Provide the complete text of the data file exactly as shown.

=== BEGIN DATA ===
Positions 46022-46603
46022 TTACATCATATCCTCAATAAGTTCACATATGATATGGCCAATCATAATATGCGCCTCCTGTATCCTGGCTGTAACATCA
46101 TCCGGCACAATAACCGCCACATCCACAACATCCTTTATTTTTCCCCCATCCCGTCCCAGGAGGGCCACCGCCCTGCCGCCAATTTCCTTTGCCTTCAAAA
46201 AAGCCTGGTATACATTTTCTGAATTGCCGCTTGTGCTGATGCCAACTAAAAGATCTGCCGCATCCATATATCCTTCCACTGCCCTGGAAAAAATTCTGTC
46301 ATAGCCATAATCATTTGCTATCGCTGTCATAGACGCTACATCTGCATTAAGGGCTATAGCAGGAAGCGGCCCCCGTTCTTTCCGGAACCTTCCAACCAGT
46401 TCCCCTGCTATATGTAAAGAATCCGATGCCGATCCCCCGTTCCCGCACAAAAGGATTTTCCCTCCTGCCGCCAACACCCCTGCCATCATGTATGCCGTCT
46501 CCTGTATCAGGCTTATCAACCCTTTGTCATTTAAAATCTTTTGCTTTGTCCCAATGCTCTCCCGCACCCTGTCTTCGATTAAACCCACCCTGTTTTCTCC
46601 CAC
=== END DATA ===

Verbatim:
Positions 46022-46603
46022 TTACATCATATCCTCAATAAGTTCACATATGATATGGCCAATCATAATATGCGCCTCCTGTATCCTGGCTGTAACATCA
46101 TCCGGCACAATAACCGCCACATCCACAACATCCTTTATTTTTCCCCCATCCCGTCCCAGGAGGGCCACCGCCCTGCCGCCAATTTCCTTTGCCTTCAAAA
46201 AAGCCTGGTATACATTTTCTGAATTGCCGCTTGTGCTGATGCCAACTAAAAGATCTGCCGCATCCATATATCCTTCCACTGCCCTGGAAAAAATTCTGTC
46301 ATAGCCATAATCATTTGCTATCGCTGTCATAGACGCTACATCTGCATTAAGGGCTATAGCAGGAAGCGGCCCCCGTTCTTTCCGGAACCTTCCAACCAGT
46401 TCCCCTGCTATATGTAAAGAATCCGATGCCGATCCCCCGTTCCCGCACAAAAGGATTTTCCCTCCTGCCGCCAACACCCCTGCCATCATGTATGCCGTCT
46501 CCTGTATCAGGCTTATCAACCCTTTGTCATTTAAAATCTTTTGCTTTGTCCCAATGCTCTCCCGCACCCTGTCTTCGATTAAACCCACCCTGTTTTCTCC
46601 CAC